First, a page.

There are a few "interfaces" that have a mixer built in to the same box as the ADC and the to-computer connection (said connection being USB, firewire, or a PCI card) but they are the exception. I've never played with one so I don't recall who makes them or whether you could save money relative to buying separate pieces.
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Engelsstaub
post May 12 2012, 21:39
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Alright. Thanks for your reply and your patience, Andy. (I know you've been basically trying to tell me the same thing more than once...sorry.) I guess I'm going to have to locate a line level preamp/mixer and the Tascam/sound card. (Maybe I should just trade in the table and do it "right.")

If anyone has any good suggestions for the pre/mixer or other related ideas please feel free to let me know here or PM. Thanks.


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AndyH-ha
post May 12 2012, 23:16
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Have you determined that you get clipping using your on-board soundcard?

If you do indeed want another soundcard, and you are not in too great a hurry, you should first try recording into the new soundcard directly from the phono preamp and find out if clipping is a difficulty you need to overcome -- unless you just like the idea of having more gear, really needed or not.
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Engelsstaub
post May 13 2012, 00:18
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Yes, this and a few other records seem to clip in VinylStudio when the slider is maxed (and the on board soundcard's is maxed as well.)

I'm researching some Tascam solutions at the moment (and trying to make a lasagna! biggrin.gif ) to definitively ascertain if the volume adjustments are done in the analog domain (prior to AD conversion.) I got some info from a member that seems to indicate that this is indeed the case.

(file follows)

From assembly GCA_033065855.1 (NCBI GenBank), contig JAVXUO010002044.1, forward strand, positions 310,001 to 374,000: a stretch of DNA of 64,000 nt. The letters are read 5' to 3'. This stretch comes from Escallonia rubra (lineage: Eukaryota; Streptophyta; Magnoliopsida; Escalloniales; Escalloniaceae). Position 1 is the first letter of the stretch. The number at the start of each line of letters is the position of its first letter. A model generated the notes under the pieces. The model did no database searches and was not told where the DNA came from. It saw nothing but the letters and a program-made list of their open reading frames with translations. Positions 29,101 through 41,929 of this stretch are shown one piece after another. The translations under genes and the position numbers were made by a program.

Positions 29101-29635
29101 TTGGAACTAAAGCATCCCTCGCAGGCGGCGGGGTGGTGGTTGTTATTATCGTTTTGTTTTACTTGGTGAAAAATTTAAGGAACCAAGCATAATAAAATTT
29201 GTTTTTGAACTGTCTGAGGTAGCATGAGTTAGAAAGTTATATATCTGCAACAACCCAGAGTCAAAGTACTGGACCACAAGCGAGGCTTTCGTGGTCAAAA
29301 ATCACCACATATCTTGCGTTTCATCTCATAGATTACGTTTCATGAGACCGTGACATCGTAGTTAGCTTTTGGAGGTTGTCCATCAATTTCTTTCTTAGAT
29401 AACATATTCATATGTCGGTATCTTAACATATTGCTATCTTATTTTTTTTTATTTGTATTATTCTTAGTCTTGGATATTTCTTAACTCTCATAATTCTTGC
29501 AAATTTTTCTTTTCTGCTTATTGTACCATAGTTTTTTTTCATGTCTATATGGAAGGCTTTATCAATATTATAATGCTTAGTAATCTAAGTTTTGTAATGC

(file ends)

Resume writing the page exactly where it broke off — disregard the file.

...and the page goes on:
None of this is terribly urgent to me, but I need to research what I need so I can hopefully get on with it within about a month or two.


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Arnold B. Kruege...
post May 14 2012, 12:59
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QUOTE (Engelsstaub @ May 10 2012, 11:13) *
I have the turntable mentioned in the title. I suppose it's no big news that the USB-out is sometimes too loud (no gain adjustment) with some vinyl (which results in clipping,) especially nearly every double-LP I own. Much to my dismay it also happens with a few regular ones like my mint original-pressing Black Sabbath "Mob Rules." For about 70% of my LPs it's fine, though "limited" to 16-bit resolution for recording.

My questions are these:

Would it be feasible to use something like the M-Audio Firewire Solo Amazon to record my needledrops from the preamp's RCA-outs to my Macintosh? (I'm using VinylStudio and it's pretty great IME.)


What you describe is of course feasible, but the more relevant question seems to be whether or not it will do you any good.

To summarize what's been said:

(1) How are you observing the clipping? The only reliable way to observe clipping is to base your observations on waveform distortion of known audio signals.

For example, the material on the source may be clipped, and there's nothing you can do about it. I use the loudest tracks on test records for setting levels. They are usually recorded with sine waves, which makes clipping obvious. They are generally the loudest tracks that can be reliably cut without distortion. BTW, they double check these tracks with a microscope so whether or not they are reasonably clean is known by other means than simply playing them back. LP cutting lathes can cut tracks that can't be possibly tracked by *anything*.

(2) Please be aware that once you identify true and genuine clipping you still don't know where it is coming from without more evidence. Cartridges can clip (mistracking), preamps can clip (too much gain or not enough rail voltage), audio interfaces can clip for the same reasons, and you can introduce clipping with software, either inadvertently or intentionally.